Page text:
More than half of the UK adults polled by Getsafe believe that insurance in the UK is fit for purpose

A third of millennials say their faith in insurance has increased since the onset of the Covid-19 pandemic, according to research from insurtech Getsafe.

After surveying 2,000 representative UK adults in August 2021, Getsafe found that 59% of overall respondents agreed that insurance in the UK remains fit for purpose - this sentiment is most strongly felt among millennials (52%), with only 7% of this demographic disagreeing with this statement.

Moreover, 57% of millennials agreed that insurance brings them peace of mind, making them feel less fearful or anxious. The same amount also confirmed that insurance ‘has their back’ if something bad happens.

Of the millennial respondents who said their faith in insurance has increased over the last year, 32% noted this was a result of Covid-19 and claims being dealt with efficiently whilst receiving good communication from their insurance provider.

Furthermore, 26% of these respondents disagreed with the statement that insurance is unnecessary, while 38% do not believe that insurance never pays out.

Christian Wiens, founder and chief executive of Getsafe, said: “There is a huge opportunity here for neo-insurers like Getsafe to serve up what millennials clearly have [an] appetite for - easy to understand policies, good communication and convenience.

“It is reassuring to know that the efforts of insurers are going some way to improving the overall reputation of insurance, but insurers still have a lot to do to make insurance a positive experience.”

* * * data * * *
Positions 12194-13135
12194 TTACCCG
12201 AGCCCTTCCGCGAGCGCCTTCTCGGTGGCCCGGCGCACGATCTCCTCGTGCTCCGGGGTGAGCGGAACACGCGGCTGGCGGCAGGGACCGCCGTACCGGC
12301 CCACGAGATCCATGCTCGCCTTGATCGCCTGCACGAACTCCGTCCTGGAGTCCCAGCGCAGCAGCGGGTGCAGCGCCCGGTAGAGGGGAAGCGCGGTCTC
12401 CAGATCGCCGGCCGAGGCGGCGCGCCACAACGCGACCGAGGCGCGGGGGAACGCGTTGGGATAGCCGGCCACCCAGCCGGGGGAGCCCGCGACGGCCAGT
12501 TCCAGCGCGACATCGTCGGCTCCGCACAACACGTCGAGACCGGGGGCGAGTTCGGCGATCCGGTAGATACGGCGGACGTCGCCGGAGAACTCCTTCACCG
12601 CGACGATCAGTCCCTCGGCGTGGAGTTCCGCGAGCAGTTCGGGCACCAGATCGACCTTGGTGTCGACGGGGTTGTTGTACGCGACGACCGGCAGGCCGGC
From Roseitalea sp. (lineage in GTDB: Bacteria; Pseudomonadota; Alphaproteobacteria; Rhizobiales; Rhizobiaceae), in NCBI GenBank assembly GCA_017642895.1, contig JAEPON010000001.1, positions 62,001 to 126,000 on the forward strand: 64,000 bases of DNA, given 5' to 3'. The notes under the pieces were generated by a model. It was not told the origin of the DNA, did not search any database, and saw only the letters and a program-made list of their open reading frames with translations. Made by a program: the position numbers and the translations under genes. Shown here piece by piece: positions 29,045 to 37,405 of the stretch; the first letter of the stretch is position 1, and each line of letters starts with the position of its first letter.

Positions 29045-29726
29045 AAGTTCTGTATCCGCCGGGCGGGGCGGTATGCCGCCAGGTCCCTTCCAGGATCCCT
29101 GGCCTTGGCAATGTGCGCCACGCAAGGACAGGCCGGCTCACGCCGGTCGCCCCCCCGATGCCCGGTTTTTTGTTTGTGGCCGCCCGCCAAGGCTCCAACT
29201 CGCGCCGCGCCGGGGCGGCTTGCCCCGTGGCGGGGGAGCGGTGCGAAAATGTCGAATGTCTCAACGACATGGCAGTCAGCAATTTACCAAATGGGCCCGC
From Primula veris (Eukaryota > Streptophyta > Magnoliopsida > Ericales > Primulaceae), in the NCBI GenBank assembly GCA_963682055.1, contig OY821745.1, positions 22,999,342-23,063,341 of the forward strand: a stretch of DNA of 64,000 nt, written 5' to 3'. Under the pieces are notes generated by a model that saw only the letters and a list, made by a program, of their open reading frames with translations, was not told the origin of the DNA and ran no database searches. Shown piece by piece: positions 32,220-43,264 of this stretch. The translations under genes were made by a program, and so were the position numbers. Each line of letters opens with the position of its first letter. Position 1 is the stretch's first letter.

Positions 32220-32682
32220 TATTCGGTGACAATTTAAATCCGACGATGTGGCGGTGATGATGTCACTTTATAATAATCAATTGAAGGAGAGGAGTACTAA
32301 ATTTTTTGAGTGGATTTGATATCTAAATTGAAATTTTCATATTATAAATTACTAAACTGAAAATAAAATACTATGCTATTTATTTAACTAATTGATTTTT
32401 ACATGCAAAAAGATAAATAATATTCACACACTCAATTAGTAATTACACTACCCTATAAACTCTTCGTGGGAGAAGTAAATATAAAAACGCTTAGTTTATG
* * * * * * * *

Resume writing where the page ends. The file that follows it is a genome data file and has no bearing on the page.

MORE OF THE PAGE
‘People don’t buy on logic’

Further findings from the research revealed that 79% of millennials who have purchased car, home or contents cover agree that it might save them money to have multiple policies with the same insurer – 73% agree that it would make insurance easier to deal with.

For those millennials who have more than one insurance policy, ease of understanding – not price – is the most important factor in encouraging them to buy multiple policies from the same provider – 74% highlighted this as a key consideration.

Kim Stephenson, a chartered psychologist with a background in financial services, said: “The majority of people feel less anxious once they’ve bought insurance, according to the research, but with a lack of understanding of the policy wording terms and conditions, insurance has historically been bought on faith, not fact. People don’t buy on logic, they buy on emotion. This has long been a fundamental failing of insurance.”

Iona Bain, author of the Young Money Blog, added: “For me, this indicates that young people want to find shortcuts in the way they manage their finances and are becoming primed to expect them.

“This could partly be the influence of digital banking - why can’t they have a one-stop-shop app for insurance with all their policies in one place that’s more of a real-time experience, like digital banking?”